MONTPELIER, Vt. — The new farm bill passed by the U.S. Senate on Tuesday prevents maple syrup and honey producers from being required to list their pure products as containing added sugars on their nutrition labels a plan proposed by the U.S. Food and Drug Administration months ago that producers said was misleading.
You are here
By Lisa Rathke The Associated Press
STOWE, Vt. — The grey trunks of red spruce trees killed by acid rain once heavily scarred the mountain forests of the Northeast. Now those forests are mostly green, with the crowns of red spruce peeking out of the canopy and saplings thriving below.
A main reason, scientists say, is a government-enforced reduction in the kind of air pollution that triggers acid rain.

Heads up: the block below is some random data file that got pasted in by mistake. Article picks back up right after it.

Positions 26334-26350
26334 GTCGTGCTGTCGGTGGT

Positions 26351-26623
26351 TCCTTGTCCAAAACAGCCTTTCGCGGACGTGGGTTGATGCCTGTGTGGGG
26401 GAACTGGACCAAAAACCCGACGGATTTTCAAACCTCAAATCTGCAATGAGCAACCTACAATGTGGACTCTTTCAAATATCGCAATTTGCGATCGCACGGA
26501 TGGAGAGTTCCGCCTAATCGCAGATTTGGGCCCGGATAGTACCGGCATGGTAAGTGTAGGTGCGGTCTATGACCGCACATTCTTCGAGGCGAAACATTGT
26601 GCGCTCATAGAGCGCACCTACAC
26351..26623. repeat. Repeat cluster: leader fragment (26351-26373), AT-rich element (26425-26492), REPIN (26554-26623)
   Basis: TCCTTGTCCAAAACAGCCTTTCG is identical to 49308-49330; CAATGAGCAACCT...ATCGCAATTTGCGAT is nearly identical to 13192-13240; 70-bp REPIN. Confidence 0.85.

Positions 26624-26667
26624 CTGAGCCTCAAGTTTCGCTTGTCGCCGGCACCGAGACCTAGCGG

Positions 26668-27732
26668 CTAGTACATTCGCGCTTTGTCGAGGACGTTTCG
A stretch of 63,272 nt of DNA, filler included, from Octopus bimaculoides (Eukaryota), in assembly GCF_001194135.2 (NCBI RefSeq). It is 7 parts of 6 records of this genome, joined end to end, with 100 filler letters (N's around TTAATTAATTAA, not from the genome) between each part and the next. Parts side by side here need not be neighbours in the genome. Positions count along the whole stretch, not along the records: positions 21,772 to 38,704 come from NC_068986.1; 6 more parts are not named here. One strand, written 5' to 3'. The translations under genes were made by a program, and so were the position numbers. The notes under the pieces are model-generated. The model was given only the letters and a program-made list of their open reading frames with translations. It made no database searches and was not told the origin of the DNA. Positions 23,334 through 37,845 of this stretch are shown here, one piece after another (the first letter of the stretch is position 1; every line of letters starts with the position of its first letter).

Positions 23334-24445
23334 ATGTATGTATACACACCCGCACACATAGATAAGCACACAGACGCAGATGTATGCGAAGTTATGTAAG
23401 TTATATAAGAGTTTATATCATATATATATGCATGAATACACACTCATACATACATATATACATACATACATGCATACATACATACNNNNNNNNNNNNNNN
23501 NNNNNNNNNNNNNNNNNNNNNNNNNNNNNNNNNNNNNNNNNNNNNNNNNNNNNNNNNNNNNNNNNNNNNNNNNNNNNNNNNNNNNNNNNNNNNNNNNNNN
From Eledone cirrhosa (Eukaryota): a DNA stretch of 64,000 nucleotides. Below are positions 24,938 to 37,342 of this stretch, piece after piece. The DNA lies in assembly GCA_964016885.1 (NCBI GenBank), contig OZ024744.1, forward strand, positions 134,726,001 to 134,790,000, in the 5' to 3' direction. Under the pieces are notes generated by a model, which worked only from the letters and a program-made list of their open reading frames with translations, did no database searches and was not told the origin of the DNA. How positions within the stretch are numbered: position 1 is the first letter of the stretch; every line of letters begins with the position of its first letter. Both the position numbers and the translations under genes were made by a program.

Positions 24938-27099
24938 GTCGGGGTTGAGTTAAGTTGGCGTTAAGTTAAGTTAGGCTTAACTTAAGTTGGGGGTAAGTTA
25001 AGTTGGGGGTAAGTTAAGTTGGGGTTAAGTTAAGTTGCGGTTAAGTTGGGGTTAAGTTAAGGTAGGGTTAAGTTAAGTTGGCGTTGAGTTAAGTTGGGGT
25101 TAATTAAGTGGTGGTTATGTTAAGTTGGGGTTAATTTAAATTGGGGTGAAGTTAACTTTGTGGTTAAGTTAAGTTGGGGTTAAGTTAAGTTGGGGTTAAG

MONTPELIER, Vt. — The U.S. Food and Drug Administration is reconsidering its plan to require that pure maple syrup and honey be labeled as containing added sugars.
Maple syrup producers had rallied against the plan, saying the nutrition labels updates were misleading, illogical and confusing and could hurt their industries.
EAST MONTPELIER, Vt. — Producers of pure maple syrup and honey aren’t sweet on a plan to label their pure natural products as containing added sugars.
ROCHESTER, Vt. — With a vigorous shake of a tree limb, small wild apples rain down onto a plastic tarp at an old farmstead in Vermont.
MONTPELIER, Vt. — The United States and Canada produced record amounts of maple syrup this year, thanks to the weather and more people getting into the business or expanding their operations.
U.S. Department of Agriculture statistics released this month show the U.S. produced 4.2 million gallons, the greatest amount since record-keeping began in 1916.
SANDGATE, Vt. — Once a side venture that helped farmers pay their taxes, Vermont maple syrup is becoming big business, with corporations buying up thousands of acres of trees as they bank in part on a rise in demand for alternative natural sweeteners.